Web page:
That left them in their current dilemma.  Who among them was strong enough to bear the brunt of such powerful magic?  Keto shook her head; someone was speaking, and she had missed it.  It was Thain, “I cannot allow that, Imoen.  We all know what you’ve been through, and I couldn’t bear to see you come to harm.  Not again.”

“But you’re hurt, and so is Keldorn!  I’m not as weak as you think, Thain.  Besides, for you... well, you saved me.  This would be me doing the same thing.  Risking my life to save you.”  A smile touched her lips, and at that instant Keto wished she had known the Imoen of days past that she had heard Thain speak of.

“You are a fool, girl!  What good does it do us if you char yourself to ashes in a vain attempt to impress upon us how brave you are?  The person sent to claim that painting must be able to walk back out,” spat Viconia, glaring fiercely at both Thain and Imoen, her disgust at their close bond made apparent with every word and gesture she made.  The tension was interrupted as Keldorn spoke, “Friends, time trickles slowly by, and we are no nearer our goal as we let each moment pass.  A difficult decision needs to be made, and we have no choice but to face it, and accept the fate the gods deliver.”  His stern voice remained steady and measured, even as his armoured body swayed under his burden of weight and pain.  “It may be that one of us shall die, and should that be necessary, it will be me.  What we must now decide is if there is one among who yet has the strength to withstand a blast such as the two that came before.”

“Truer words have ne’er been spoken, o noble lion!  This is the moment of truth, where we must look upon our own selves and ask ‘were I to look back, would I regret having not offered myself up?  Could it have been me to have played this great part in our wondrous drama?’  Look into your hearts, comrades.  Look deep.  Could it be that you see in yourself the courage that will get us through this ordeal?”  Haer’dalis spoke with a fervency that was unsettling for one who had been through what they had, thought Keto.  Despite his obsession with all things bleak, however, she recognized the import of his words, and had been thinking the same thing for some time now.  Was she the most likely candidate?  She had not been in the thick of the fray, as had the others.  She had not scouted the way, as had Imoen.  She had slung her spells, wielded her wands, and little else.  All this while her friends were on death’s door for their efforts.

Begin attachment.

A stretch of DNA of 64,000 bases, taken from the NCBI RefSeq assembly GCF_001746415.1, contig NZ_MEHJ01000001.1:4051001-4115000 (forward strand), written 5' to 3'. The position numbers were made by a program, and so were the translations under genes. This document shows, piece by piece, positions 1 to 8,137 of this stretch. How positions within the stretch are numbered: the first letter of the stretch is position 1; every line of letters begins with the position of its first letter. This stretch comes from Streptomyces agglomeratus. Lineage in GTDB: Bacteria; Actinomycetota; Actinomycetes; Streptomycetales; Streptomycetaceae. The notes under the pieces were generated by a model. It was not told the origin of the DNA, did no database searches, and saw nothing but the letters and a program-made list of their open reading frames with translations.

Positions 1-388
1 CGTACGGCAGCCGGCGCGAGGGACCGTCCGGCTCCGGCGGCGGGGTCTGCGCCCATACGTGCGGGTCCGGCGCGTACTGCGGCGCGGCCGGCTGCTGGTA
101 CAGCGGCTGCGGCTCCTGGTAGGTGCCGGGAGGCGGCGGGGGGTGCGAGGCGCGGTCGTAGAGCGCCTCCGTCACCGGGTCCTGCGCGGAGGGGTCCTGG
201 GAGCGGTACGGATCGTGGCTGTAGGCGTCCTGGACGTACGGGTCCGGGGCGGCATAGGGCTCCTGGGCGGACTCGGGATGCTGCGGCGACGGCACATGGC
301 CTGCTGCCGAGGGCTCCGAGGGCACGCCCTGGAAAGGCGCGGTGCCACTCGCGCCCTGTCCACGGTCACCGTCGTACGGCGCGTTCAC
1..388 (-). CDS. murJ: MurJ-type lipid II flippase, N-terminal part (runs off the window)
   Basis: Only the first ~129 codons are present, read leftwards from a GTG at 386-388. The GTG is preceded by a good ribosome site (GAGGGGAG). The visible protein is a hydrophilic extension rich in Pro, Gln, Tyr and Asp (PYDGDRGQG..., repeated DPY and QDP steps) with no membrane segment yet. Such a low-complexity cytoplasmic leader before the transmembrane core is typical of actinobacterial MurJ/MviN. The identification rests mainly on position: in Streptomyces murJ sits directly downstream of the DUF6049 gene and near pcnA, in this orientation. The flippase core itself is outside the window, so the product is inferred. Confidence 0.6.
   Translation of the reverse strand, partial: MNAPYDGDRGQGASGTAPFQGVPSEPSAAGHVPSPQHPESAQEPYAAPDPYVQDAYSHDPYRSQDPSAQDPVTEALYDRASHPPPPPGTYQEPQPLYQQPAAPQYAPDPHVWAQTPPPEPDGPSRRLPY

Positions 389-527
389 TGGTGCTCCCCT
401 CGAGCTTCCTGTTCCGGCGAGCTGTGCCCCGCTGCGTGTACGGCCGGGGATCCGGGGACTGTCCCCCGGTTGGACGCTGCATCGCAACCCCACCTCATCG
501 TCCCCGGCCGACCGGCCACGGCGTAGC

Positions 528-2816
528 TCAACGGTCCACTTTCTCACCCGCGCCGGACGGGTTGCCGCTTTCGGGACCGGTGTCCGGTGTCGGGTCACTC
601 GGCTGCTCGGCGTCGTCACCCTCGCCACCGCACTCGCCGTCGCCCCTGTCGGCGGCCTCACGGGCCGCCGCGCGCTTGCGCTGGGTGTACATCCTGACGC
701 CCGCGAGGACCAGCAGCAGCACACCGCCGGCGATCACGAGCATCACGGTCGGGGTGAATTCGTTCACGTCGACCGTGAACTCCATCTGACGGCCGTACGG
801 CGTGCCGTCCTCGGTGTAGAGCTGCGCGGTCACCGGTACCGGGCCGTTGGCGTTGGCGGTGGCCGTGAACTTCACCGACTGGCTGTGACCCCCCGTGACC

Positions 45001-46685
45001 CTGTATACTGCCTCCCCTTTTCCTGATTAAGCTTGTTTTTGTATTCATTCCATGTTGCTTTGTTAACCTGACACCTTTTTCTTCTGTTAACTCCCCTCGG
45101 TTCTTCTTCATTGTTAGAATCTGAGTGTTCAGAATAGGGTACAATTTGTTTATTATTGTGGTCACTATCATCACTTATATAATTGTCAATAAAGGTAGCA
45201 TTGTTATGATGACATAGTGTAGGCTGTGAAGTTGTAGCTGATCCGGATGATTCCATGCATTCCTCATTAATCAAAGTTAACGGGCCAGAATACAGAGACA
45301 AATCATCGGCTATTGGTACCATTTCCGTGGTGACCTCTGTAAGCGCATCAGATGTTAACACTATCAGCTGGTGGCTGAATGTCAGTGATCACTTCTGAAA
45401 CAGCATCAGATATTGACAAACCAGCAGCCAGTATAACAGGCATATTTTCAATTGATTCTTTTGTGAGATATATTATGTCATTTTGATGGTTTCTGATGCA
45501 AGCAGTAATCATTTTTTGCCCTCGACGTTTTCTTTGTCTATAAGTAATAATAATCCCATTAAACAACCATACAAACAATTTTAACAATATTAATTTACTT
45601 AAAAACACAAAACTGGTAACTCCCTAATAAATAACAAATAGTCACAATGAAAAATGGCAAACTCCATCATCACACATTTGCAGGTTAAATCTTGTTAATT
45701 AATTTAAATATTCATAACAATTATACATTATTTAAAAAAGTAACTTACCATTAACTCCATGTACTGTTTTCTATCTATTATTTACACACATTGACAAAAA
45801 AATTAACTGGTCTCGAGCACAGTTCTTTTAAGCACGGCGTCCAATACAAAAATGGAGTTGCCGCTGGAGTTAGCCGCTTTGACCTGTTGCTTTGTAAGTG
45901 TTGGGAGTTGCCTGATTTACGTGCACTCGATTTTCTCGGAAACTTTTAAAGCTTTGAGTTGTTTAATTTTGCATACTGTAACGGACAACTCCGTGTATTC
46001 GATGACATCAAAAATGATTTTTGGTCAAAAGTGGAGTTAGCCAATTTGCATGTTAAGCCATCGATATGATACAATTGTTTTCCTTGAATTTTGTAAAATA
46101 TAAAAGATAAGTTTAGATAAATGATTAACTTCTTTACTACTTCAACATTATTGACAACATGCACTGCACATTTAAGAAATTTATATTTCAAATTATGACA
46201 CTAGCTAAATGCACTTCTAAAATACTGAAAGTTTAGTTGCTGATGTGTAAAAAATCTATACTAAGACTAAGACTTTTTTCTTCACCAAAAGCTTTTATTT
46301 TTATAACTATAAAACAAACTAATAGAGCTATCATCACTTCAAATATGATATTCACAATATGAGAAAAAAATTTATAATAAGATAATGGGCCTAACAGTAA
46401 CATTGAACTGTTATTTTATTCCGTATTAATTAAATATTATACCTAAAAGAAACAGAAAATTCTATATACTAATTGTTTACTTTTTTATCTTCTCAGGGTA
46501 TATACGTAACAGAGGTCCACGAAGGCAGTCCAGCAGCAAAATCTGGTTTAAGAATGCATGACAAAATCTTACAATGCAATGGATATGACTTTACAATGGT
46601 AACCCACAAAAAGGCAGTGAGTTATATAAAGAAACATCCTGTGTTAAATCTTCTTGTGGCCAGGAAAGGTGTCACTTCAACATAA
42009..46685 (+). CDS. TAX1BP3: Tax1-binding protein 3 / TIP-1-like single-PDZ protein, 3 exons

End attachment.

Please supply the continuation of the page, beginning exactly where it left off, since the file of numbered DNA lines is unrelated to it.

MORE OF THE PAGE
“Yes”, she thought.  Her friends.  They were her friends, and what had she done for them?  Her paltry sorcerous and martial skills would never come to match the expertise of the others, and the fervent faith the group held for one god or another made her feel inadequate.  Thain was favoured by Helm, Keldorn epitomized the ideals of Torm, and even Viconia and Haer’dalis were strangely inspired by both Shar and the Doomguard.  It was unlikely there would ever be such a chance to prove her worth again, assuming they even survived this ordeal.  All this crossed her mind, and Keto was decided.

“Set your fears aside, dear friends.  I will do this, and may the gods look upon me kindly, for we all know that I am the only one among us with enough strength left to do so.  That damnable painting is the key to our cell, and we will be free,” proclaimed Keto.  Or at least, that’s what she would have proclaimed, had Haer’dalis not stepped to the fore, and with a flourish of his swords, strode boldly towards the now blackened and ruined room.

“What better chance to display the philosophy of the Doomguard than with this one deed.  To risk my very existence in order to save that same existence!  No matter the result, I am refuted at the same time I succeed.”  With those words, he turned abruptly, reached for the painting...

...And Keto blinked.

The others stood stone still, as if stunned.  Had they not seen it?  Was she seeing things?  Before her very eyes, Haer’dalis had lifted the painting from its cradle, tensed for the impending explosion, and for but a split second after, his expression had changed to one of triumph.  The last painting had not been trapped at all.

Or so it seemed.  That fraction of a second was all the triumph Haer’dalis ever knew, as in the next, all that he ever was or would be had become ashes.  Consumed from within by the magic of the statue guarding the painting, the flamboyant, courageous--and some would say insane--man from another world was no more.

Viconia was the first to react, as she casually strolled up to the comical yet macabre pile of dust that was once the actor, plucking the painting from the ground and shaking it lightly, offensive to Haer’dalis’ very last moment and beyond.  “We have the paintings.  Move quickly, iblith.”

Keto didn’t know whether the others heeded Viconia’s words or not, for she was lost in but a single, horrifying thought:

“It could have been me.”

“It could have been me.”
« Last Edit: January 06, 2005, 02:38:09 AM by Ghreyfain »